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How to Protect Your Business' Intellectual Property

Intellectual Property Rights (IPR) is as important to every startup, micro, small, and medium enterprises as it is to known brands such as Coca-Cola, Apple, and Louis Vuitton. This article will help you understand:
  • What is Intellectual Property
  • The benefits of protecting your IP
  • The five (5) IP  categories
  • How to register your IP with the Intellectual Property Office of the Philippines (IP Philippines); and
  • Your rights as the registered owner of your IP
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Relevance of Intellectual Property for MSMEs

Intellectual Property Rights can be the key asset to keep you on top of your competitive industry. You may have your MSMEs now, but you might want to keep your brand’s unique identity as it grows. Intellectual property refers to your business’ creative works. It could be just an idea, knowledge, recipes, software, a process, a brand name, a logo, designs, inventions, or any work with intellectual effort or creativity. IP can be your main source of cash flow or something that helps consumer identify your business. In case you are ready to expand, your IPR can attract interested investors. You can also protect your business from IPR infringement. As your business prospers, infringement can be a major concern as it can cause to loss of revenue, competitive advantage and reputation. As a MSME, it could lead to the end of your business.

The Six Categories of Intellectual Property Rights


Patent gives an exclusive right to a device, invention, substance, process, or methods that has to be useful and offers a technical solution to an identified problem. The IP registered for patent should be new, inventive, and industrially applicable. How can your company benefit from this? As an owner, you have the exclusive right to prevent or prohibit an unauthorized person to make, sell, import, or use your patented product. If it is not a product, but rather a process, you can prevent any person from using the process and sell any product obtained from this specific process. Take for example the most recent Apple patent. The company filed a patent for a gadget accessory which makes an iPhone into a laptop-style terminal. Once approved, Apple has to reveal the patented product to the public and how it works. The disadvantage is you are required to reveal the patented product, process, or method and how it works. It won’t be your “secret recipe” for success. But the good thing is nobody can duplicate it without your authorization. The patent will give you exclusive rights for 20 years. Steps on Registering Your Patent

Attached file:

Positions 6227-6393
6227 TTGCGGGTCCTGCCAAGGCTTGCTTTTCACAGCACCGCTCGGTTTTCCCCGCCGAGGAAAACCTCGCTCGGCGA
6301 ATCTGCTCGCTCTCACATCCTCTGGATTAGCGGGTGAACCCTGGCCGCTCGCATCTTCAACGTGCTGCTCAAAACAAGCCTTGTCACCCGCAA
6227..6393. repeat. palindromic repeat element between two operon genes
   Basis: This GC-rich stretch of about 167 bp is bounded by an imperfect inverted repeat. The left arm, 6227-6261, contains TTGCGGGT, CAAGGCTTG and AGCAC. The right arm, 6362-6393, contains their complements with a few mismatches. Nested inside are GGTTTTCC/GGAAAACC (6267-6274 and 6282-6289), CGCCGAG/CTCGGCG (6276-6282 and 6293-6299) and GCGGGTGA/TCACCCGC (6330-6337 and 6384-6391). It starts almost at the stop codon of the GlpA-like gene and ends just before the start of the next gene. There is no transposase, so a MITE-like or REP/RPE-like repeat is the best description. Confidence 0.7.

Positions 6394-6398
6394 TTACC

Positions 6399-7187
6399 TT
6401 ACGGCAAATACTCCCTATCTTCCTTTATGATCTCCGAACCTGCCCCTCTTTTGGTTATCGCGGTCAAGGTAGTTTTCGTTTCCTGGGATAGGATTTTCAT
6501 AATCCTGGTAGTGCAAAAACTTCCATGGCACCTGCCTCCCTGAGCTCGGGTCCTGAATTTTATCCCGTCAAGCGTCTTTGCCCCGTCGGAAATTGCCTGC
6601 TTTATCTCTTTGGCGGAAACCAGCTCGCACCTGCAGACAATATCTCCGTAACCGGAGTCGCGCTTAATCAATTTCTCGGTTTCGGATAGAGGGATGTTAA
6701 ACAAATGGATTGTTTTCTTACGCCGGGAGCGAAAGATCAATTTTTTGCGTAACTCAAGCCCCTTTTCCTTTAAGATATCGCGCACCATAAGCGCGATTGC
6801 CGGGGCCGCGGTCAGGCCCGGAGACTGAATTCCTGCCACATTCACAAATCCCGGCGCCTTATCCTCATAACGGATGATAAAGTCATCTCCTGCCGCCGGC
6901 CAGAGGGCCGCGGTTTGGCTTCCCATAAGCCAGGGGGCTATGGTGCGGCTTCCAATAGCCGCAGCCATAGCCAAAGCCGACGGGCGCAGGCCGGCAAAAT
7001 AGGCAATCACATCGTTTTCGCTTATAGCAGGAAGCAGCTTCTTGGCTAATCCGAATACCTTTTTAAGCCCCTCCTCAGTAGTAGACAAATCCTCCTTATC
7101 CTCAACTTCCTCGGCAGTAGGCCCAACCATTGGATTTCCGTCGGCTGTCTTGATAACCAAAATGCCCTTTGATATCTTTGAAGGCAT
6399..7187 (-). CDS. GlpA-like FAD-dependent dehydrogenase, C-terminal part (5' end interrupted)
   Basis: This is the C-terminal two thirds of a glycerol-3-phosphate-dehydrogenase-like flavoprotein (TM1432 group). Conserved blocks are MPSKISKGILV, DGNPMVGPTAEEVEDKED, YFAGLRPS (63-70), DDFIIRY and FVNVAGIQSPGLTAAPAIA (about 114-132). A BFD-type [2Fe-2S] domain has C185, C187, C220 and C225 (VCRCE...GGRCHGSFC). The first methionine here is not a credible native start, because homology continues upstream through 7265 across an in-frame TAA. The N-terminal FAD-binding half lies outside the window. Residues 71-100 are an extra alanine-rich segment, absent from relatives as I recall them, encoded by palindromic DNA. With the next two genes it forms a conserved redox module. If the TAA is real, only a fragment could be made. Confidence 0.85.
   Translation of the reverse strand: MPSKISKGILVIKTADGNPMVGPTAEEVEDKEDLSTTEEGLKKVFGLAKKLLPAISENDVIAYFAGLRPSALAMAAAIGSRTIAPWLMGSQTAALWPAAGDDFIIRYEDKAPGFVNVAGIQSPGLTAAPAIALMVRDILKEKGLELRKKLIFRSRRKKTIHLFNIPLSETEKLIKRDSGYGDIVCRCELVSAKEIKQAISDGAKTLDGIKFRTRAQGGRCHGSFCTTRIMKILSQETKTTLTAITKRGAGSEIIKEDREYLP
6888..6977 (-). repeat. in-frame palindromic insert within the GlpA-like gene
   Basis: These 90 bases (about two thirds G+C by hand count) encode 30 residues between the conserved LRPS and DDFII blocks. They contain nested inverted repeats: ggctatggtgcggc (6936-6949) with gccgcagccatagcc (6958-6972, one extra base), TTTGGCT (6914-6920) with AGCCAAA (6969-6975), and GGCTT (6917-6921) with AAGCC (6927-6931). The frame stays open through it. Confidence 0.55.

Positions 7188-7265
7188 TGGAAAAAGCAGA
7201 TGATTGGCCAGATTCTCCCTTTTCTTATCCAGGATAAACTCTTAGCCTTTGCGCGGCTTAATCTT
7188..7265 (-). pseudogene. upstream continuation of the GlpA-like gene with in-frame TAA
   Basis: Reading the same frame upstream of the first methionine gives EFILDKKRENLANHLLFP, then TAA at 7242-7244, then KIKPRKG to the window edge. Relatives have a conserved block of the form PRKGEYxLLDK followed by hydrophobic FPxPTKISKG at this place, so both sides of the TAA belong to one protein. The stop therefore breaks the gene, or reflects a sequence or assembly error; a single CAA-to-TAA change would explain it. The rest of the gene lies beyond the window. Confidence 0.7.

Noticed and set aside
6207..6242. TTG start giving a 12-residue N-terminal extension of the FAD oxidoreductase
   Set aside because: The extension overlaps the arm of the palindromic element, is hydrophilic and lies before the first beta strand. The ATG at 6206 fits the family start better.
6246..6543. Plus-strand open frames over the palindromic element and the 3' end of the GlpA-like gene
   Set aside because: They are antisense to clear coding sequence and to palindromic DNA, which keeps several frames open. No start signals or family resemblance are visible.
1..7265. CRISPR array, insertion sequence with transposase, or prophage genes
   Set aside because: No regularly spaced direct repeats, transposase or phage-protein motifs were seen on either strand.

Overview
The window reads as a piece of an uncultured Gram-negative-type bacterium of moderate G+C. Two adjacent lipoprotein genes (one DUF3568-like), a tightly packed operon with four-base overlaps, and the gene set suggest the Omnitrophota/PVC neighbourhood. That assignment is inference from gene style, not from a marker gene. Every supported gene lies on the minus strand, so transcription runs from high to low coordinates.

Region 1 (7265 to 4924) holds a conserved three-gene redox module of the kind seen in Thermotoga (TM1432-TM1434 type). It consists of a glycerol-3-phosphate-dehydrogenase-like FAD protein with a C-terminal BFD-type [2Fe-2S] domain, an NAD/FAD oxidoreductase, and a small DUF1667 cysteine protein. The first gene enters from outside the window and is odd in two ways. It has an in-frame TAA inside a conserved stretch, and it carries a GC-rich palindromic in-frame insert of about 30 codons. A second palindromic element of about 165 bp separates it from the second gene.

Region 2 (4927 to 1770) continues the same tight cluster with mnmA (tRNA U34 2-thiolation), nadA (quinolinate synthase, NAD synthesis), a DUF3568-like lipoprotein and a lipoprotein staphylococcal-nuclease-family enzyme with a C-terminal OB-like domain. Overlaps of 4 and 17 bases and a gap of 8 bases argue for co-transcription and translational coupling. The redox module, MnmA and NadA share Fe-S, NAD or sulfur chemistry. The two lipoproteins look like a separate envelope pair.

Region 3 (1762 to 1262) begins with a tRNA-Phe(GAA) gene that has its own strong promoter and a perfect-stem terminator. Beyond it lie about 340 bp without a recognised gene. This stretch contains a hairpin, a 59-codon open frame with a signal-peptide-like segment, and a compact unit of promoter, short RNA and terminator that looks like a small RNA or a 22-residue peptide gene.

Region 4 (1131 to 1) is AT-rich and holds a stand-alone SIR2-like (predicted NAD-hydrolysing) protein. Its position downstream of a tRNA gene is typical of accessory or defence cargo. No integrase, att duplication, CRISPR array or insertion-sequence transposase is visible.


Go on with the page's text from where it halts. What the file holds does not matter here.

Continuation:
1. File a patent application to the Bureau of Patents (BOP) in the Philippine Intellectual Property Office. Include a sketch or drawing if it is necessary to make a clear explanation.
  2. If all of the application requirements are met, the patent will be published after eighteen (18) months.
  3. If there is no objection from the public, a patent is granted.
The filing fee can cost from Php 1,380 to Php 2,760. RELATED: How To Get Business Permits In The Philippines


You need to make your company distinctive. There has to be a way to make your brand stand out. Something that will make people recognize you in just one look. This is where trademark comes in. A trademark is a visible sign that gives your goods or services a unique identity so your customers will know that these are from your company. What’s in it for you? You own the exclusive right to that sign or symbol; and nobody can copy or use them for their own profit. Make sure your trademark is the best representation of your company. Also note that there are certain things which cannot be registered: Immoral or deceptive matters, the Philippine flag, a color without any share or entity, something against public morality, and an individual’s name/signature/portrait without a written consent. Steps on Registering Your Trademark
  1. File an application addressed to the Bureau of Trademarks at the Philippine Intellectual Property Office. Include a request for registration, the trademark’s drawing, and fees. You can get a copy of the Trademark Application Form online.
  2. Wait while Philippine IPO search their database for identical trademarks.
  3. Publish your trademark in IP Philippines Gazette.
  4. If there is no opposition from the public within 30 days, the Intellectual Property Office will now issue the Certificate of Registration.
You might have to spend from Php 5,000 to P15,000 and wait up to 24 months for the completion of the whole process. The right to your trademark will last for 10 years from registration date. This means you’ll need to renew your registration after a decade.